Another consequence of ALEC’s nonprofit status is that it does not have to reveal its donors nor its members. In 2011, Common Cause, citing the Freedom of Information Act, obtained records of state legislators who are members of ALEC. At the same time, more than 800 pieces of ALEC’s “model legislation” were leaked. In addition to the drafts of laws, the documents revealed that ALEC pays the travel expenses of public officials to attend its “educational” conferences and provides free support materials to help get its bills passed. The Center for Media and Democracy and The Nation magazine joined forces to distribute information about ALEC’s secretive activities on this wiki. Explore ALEC’s work to thwart voter rights on this page:,_Voter_Rights,_and_Federal_Power.

Pressure from voter advocate groups caused ALEC to officially abandon its “task force” for voter restriction in April 2012. However, that cause was immediately taken up by another conservative think tank, the National Center for Public Policy Research, which subsequently announced its Voter Identification Task Force [].

In 2008, Barack Obama was elected the first black president of the United States. The 2010 election saw a wave of conservatives elected to Congress as well as to state offices. These new statesmen expressed the concern that “voter fraud” committed by illegal immigrants was skewing election results. Subsequently, 37 states introduced strict new laws demanding that voters prove their identity and/or citizenship before casting a ballot. These laws eerily mirrored the model put forth by ALEC in its leaked documents. Ten states enacted the laws, including Texas and South Carolina, two states that still fall under the purview of Section V of the Voting Rights Act of 1965.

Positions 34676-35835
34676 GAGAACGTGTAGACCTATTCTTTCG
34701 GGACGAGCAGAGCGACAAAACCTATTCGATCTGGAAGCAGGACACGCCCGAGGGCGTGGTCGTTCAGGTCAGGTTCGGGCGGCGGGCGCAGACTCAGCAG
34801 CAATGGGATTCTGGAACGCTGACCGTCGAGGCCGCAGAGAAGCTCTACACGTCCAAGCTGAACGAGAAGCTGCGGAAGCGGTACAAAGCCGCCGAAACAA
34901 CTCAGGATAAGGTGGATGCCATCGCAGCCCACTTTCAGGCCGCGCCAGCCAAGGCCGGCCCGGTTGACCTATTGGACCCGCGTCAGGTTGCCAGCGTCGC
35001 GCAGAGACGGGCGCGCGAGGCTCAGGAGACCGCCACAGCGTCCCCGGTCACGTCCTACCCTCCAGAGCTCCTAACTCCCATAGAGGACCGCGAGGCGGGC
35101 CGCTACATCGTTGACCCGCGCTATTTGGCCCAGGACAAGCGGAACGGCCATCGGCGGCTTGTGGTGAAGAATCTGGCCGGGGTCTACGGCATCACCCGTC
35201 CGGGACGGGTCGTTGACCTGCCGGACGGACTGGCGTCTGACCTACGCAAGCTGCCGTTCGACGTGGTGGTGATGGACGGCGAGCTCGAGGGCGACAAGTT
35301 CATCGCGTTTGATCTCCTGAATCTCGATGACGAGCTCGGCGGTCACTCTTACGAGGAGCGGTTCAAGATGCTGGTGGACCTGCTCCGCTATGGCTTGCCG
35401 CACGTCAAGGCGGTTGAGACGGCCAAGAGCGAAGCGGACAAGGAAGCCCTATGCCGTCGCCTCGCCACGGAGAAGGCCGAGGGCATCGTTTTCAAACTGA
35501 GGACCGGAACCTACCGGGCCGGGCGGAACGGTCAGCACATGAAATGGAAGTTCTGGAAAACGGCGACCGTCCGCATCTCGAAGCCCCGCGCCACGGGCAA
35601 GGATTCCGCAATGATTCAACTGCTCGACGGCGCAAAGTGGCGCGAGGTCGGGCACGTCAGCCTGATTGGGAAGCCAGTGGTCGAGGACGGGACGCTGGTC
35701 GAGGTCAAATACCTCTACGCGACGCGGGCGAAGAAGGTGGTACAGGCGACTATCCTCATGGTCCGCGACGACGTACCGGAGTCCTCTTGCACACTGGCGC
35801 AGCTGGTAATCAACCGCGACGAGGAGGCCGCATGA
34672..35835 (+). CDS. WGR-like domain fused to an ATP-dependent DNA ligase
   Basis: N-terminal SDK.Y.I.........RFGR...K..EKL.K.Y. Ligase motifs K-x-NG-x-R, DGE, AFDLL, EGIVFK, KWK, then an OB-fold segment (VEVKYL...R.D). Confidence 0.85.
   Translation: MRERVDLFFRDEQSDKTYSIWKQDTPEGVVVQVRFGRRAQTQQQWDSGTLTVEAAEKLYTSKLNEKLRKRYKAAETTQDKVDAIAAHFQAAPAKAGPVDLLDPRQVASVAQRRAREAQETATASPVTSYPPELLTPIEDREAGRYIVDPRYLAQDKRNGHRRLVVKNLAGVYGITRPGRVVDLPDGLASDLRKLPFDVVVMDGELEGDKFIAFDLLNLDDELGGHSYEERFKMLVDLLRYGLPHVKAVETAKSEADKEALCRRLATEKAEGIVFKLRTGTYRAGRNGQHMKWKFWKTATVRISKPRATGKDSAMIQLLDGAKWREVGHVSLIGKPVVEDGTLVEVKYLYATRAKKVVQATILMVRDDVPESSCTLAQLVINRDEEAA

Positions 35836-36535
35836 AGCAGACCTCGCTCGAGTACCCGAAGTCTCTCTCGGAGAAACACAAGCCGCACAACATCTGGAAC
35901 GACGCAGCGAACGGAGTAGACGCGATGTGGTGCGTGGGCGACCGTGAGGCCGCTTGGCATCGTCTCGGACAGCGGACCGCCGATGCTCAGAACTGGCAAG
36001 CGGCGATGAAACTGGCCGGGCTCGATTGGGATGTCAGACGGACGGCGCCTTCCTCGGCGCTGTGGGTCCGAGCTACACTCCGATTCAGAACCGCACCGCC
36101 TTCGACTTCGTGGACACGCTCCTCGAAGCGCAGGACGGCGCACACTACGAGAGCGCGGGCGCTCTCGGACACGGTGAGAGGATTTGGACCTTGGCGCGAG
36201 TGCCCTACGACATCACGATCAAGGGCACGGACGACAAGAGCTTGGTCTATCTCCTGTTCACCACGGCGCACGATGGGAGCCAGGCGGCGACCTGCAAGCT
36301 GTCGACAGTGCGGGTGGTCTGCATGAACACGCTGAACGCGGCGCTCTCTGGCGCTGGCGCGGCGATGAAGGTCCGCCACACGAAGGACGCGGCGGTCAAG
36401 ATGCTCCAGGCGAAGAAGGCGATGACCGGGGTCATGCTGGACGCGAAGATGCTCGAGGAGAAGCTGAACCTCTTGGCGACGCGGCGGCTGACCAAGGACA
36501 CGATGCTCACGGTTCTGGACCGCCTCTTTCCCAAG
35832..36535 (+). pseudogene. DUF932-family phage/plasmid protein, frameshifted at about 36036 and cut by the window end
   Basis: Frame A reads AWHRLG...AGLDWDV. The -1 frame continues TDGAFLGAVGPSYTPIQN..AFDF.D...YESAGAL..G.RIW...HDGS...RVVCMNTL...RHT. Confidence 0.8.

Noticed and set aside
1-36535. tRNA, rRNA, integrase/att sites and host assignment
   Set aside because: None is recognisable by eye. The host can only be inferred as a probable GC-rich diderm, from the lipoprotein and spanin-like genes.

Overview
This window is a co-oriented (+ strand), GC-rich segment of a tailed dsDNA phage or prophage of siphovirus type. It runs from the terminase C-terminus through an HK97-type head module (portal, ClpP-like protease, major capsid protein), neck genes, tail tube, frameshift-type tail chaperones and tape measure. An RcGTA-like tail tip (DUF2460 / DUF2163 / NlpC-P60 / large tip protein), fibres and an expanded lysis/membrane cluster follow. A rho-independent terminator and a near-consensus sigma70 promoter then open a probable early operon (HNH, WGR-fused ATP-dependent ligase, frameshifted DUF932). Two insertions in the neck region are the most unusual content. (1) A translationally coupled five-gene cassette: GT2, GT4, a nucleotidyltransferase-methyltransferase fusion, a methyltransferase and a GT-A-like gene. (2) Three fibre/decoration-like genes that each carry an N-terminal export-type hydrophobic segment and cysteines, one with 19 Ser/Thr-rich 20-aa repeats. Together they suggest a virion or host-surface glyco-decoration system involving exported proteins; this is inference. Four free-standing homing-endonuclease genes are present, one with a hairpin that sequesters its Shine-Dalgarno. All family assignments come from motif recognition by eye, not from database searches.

Modern voting restriction techniques include requiring proof of citizenship at registration and identification cards at the point of voting, which are often very specific documents that can be difficult for some people to obtain. In addition, poll hours have been shortened in many areas, making it harder to cast a ballot in person. Because these techniques effectively disenfranchise many of the out-of-state college students, the elderly and frail, minorities, and the new voter, these voter ID laws have been compared to Jim Crow regulations.

Gabriel Sanchez, associate professor of political science at the University of New Mexico, notes that obtaining an identification card becomes a barrier, a kind of “cost” of voting. “One consistent finding in political science literature is that whenever you increase the costs of voter participation, participation goes down, particularly among vulnerable segments of the population.”